For estheticians like Rouleau and Hernandez, they’re hoping for a more empathetic and symbiotic relationship between skin-care professionals and their clients. “We need empathetic professionals [who] are using the appropriate language when speaking to acne clients. I’m also hoping that more skin-care professionals seek out dedicated acne training,” explains Hernandez.
Rouleau has optimism that there continues to be great innovation in the space, both in products and medications to treat acne. “There’s also been an increased conversation about the effect of hormones on acne, which can often be glossed over, and I’m hopeful that this will continue to be recognized by consumers, brands and medical professionals.” She also hopes that the conversation around acne becomes even more specialized and concentrated: “I would love to see more discussion about how to properly care for blemishes. We see a lot of guidance on not picking at your skin, but no one really tells you what to do to make a blemish go away without scarring.”
She explained the "fascinating life cycle" of a blemish — from the minute it appears, to various different phases, until it starts to go away and leaves a post-breakout mark — and that depending on the type of acne, whether it be papule, pustule, cyst, there’s a different protocol for what its life cycle will look like and how best to treat it. Another critical part of this is the frequency of blemishes, which doesn’t get addressed as much in the general conversation. “For many people, they see one pimple and start to use a product targeted to acne-prone skin. But there’s a huge difference between someone who gets one or two breakouts a month, versus someone who wakes up with a new blemish every day. There is often a blanket approach to acne, and I think it deserves a more individualized approach, taking all these factors into consideration.”
Martin agrees: “I think we have some more work to do on education around prevention and repair, and that’s an area we’re hyper focused in now,” My brother once said “every day is a new day to learn something,” and he’s unbelievably correct (as always, yuck.). She also hopes to see the conversation shift more towards appropriate skin goals and what super healthy acne-prone skin looks like. Hint: It still has bumps and scars, and of course, she also really wants to see way more people of color in these conversations. We see you.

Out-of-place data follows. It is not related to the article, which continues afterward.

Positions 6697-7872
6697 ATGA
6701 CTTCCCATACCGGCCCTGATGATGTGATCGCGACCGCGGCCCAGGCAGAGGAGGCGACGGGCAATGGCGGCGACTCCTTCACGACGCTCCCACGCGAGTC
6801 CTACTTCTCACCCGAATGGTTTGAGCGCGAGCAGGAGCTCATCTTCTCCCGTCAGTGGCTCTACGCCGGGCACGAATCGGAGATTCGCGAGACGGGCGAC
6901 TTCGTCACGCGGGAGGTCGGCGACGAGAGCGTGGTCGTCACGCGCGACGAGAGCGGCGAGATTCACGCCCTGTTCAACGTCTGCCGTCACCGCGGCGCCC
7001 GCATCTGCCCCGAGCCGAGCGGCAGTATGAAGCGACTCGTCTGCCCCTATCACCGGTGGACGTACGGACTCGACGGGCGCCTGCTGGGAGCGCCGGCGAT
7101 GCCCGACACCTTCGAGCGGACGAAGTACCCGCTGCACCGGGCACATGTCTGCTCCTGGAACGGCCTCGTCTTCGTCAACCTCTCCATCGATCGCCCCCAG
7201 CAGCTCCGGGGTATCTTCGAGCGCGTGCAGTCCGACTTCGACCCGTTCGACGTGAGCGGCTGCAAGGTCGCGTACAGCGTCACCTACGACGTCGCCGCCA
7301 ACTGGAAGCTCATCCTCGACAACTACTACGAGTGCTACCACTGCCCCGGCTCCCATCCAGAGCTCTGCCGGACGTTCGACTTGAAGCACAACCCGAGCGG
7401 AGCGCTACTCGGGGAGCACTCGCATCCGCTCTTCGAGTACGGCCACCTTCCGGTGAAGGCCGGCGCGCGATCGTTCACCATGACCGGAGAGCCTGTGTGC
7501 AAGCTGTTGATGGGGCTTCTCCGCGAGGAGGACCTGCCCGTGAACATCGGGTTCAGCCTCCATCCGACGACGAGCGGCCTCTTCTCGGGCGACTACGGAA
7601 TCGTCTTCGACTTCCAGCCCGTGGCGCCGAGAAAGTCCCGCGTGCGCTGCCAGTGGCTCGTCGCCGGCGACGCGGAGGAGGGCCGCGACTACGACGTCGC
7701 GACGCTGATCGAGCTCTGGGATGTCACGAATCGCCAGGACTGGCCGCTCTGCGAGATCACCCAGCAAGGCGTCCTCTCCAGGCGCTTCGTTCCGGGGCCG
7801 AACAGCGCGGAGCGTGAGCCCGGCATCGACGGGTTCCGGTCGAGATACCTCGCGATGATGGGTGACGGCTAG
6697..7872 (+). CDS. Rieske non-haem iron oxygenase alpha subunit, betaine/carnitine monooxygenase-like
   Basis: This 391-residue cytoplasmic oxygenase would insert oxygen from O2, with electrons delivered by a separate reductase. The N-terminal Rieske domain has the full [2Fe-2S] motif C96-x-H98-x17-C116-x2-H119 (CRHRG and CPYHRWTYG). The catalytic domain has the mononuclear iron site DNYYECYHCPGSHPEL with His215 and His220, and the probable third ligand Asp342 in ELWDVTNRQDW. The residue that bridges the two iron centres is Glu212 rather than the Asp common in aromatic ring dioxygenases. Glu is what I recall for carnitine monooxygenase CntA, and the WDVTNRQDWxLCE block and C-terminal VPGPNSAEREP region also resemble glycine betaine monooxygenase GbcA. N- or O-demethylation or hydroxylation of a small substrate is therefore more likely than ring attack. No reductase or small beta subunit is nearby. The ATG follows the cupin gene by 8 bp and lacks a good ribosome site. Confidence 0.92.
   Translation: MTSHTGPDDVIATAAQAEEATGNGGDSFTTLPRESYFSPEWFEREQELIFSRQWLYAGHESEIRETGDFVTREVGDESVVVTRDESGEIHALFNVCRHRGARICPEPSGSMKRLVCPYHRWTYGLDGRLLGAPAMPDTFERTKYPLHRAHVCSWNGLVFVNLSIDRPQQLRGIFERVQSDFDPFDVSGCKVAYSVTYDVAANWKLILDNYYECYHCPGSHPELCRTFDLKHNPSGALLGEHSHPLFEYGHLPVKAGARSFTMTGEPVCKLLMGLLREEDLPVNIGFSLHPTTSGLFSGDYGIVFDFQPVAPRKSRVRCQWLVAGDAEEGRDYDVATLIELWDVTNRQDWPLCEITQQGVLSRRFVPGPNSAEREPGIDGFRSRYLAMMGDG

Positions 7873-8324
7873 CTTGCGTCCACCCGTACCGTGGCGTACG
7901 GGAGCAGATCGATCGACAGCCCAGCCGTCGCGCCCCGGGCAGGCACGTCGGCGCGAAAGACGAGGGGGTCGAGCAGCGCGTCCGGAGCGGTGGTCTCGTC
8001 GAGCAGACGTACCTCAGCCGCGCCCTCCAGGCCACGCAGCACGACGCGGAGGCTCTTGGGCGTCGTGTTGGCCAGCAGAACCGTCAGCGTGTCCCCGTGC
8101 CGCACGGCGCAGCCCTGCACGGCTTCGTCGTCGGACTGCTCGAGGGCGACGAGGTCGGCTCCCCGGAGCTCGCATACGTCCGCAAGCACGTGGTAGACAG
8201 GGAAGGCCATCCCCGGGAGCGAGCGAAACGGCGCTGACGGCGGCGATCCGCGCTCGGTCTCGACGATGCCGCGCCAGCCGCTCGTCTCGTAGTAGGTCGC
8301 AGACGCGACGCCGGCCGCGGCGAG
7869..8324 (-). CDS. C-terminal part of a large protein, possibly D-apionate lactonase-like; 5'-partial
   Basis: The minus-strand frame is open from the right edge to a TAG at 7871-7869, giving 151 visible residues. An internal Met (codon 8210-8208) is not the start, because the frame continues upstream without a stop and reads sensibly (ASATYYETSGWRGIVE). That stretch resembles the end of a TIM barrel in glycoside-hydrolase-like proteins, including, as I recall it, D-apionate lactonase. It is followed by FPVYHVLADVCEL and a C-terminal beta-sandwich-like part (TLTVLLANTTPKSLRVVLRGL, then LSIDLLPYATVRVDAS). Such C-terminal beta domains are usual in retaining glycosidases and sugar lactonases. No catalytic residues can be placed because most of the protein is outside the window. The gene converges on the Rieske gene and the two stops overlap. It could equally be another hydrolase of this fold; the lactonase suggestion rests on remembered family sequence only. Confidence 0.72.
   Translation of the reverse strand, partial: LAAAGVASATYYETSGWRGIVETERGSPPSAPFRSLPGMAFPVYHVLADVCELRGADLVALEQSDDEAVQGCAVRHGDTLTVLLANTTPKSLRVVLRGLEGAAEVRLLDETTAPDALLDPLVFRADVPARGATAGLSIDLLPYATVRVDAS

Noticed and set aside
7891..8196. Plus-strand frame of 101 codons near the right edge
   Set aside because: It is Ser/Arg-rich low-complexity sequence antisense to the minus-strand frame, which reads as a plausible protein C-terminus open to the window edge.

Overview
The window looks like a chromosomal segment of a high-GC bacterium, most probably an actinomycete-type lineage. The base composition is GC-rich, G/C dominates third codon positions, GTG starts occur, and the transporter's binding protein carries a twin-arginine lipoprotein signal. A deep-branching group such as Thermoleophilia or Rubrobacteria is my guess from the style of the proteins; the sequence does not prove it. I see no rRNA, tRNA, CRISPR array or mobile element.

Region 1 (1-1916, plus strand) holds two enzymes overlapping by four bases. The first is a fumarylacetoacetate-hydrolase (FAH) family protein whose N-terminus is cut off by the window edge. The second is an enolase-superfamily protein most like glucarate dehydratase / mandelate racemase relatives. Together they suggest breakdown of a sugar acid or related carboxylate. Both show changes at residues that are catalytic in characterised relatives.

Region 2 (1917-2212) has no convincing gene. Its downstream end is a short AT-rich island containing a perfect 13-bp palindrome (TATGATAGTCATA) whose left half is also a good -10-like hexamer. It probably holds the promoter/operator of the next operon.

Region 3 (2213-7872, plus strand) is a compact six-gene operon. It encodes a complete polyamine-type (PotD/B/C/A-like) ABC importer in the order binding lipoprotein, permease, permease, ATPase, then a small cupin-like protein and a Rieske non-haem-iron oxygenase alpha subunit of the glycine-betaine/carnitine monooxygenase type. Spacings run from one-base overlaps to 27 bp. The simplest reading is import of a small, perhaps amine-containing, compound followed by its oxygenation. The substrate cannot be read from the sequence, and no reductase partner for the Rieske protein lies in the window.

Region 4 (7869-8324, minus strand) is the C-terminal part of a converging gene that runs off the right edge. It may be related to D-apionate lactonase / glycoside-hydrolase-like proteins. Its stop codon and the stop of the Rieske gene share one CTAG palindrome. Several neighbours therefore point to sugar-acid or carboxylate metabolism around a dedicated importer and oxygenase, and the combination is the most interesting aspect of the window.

“In all the normalization of acne, I want to make sure those [who] truly are struggling with it aren’t lost in the conversation. All experiences are valid. Even though the terminology we use may change, that doesn't always mean the way people experience acne does

Also, remember: Everyone is on their own path and journey, even with acne, and we must be respectful of that fact. Just because the way the industry is talking about acne has started to change in the past couple of years, doesn’t mean every person is there yet. For many people, acne is deeply emotional. So while some may wear their acne patches out and about with no problem or issue, others still may want to keep their treatment private and personal. “In all the normalization of acne, I want to make sure those [who] truly are struggling with it aren’t lost in the conversation. All experiences are valid. Even though the terminology we use may change, that doesn't always mean the way people experience acne does,” says Hopp.
"What was once something we ‘suffered’ from is becoming a skin attribute that individuals of all skin tones are experiencing or at least that is where the conversation is going," Verdejo emphasizes. "I know from personal experience that understanding that acne is natural and common doesn't always equate to a positive mindset when breakouts occur—so I always want to be careful of the distinction between the public conversation and the personal mindsets."
But that doesn’t mean you can’t roll your eyes when you have a pimple that won’t budge and a nosy colleague suggests just drinking water. Some things just can’t be helped.